For example, schools and districts may use Title I money for most educational endeavors designed to improve outcomes for disadvantaged children. However, that money must be targeted specifically at disadvantaged students—and not shared with the general student population—unless 40 percent or more of students at a school qualify as low-income. Title I money can be used schoolwide if a school meets that 40 percent threshold, Mr. Long said. Any program paid for with Title I money that is used to improve instruction must be part of a school plan reviewed by the state, he said.
Restrictions on Funding
Funding under the IDEA has similar restrictions permitting purchases to be used only for special education students. However, when those students are in mainstream classrooms, that technology can be shared with all the students.
TITLE I OF THE ELEMENTARY AND SECONDARY EDUCATION ACT:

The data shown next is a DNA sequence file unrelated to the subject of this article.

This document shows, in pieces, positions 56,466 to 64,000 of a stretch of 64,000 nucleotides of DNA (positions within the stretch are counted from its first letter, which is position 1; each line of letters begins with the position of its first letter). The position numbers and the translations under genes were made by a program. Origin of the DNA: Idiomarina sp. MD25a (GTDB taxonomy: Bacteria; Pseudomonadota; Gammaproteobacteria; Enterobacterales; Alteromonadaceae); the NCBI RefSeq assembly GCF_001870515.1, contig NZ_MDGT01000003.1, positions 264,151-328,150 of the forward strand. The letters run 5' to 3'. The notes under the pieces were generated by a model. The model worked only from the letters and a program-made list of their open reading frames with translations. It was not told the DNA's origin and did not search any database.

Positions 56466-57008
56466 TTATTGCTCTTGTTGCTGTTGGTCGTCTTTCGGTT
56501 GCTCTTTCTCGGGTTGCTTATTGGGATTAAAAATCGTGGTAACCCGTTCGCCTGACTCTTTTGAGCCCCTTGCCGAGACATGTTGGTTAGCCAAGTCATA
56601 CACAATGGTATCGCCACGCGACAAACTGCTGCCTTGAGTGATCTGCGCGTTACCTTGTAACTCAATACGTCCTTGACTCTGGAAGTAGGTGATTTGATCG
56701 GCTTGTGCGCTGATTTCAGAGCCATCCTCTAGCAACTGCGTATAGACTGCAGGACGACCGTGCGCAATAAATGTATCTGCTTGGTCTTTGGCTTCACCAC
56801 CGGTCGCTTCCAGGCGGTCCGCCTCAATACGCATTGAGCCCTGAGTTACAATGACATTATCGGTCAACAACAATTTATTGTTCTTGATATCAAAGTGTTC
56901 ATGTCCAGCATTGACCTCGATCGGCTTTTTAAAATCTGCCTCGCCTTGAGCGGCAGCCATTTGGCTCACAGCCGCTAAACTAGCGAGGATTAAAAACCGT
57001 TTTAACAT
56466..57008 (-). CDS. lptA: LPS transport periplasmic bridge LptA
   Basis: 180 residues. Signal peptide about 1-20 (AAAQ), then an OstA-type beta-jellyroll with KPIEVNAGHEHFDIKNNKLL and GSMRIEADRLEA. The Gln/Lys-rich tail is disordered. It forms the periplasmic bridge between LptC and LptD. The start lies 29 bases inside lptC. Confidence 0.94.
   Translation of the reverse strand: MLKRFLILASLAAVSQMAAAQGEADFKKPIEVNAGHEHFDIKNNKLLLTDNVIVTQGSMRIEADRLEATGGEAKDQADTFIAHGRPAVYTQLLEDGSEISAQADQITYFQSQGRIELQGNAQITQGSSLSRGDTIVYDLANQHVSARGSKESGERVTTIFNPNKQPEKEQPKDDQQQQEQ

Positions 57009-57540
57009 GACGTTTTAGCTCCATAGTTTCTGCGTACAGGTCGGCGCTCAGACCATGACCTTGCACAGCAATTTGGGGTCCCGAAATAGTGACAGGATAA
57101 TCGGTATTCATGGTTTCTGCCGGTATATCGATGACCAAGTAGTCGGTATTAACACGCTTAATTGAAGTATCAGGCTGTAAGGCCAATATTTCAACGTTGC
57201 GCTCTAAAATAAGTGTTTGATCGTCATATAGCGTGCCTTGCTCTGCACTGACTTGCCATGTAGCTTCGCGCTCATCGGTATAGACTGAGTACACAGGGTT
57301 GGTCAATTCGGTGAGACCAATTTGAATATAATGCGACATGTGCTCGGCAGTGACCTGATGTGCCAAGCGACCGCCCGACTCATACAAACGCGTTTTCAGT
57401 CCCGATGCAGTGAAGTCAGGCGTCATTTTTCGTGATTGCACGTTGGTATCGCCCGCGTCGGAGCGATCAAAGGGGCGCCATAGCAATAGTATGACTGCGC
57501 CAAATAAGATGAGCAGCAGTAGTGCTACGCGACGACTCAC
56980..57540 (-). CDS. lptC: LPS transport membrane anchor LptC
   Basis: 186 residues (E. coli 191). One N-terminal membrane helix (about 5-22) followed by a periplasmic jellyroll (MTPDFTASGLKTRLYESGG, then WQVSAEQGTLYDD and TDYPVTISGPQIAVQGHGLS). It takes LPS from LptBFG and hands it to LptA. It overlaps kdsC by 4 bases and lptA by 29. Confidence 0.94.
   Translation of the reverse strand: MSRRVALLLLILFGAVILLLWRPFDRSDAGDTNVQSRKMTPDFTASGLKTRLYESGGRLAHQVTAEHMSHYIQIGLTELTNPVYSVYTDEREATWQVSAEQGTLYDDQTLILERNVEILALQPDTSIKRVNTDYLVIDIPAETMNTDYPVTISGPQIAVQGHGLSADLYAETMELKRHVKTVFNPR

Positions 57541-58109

Program supports interventions for disadvantaged students
TITLE III OF THE ELEMENTARY AND SECONDARY EDUCATION ACT:
Program provides grants to states and districts to help English-language learners gain proficiency in the language and to assist immigrant students' transition to American schools
INDIVIDUALS WITH DISABILITIES EDUCATION ACT:
Program provides financial support for special education services
For instance, at the Idaho Virtual Academy, a K-12 charter school with 3,000 students, the head of school, Desiree Laughlin, has used IDEA money to pay for assistive technologies for her special education students, who number about 300.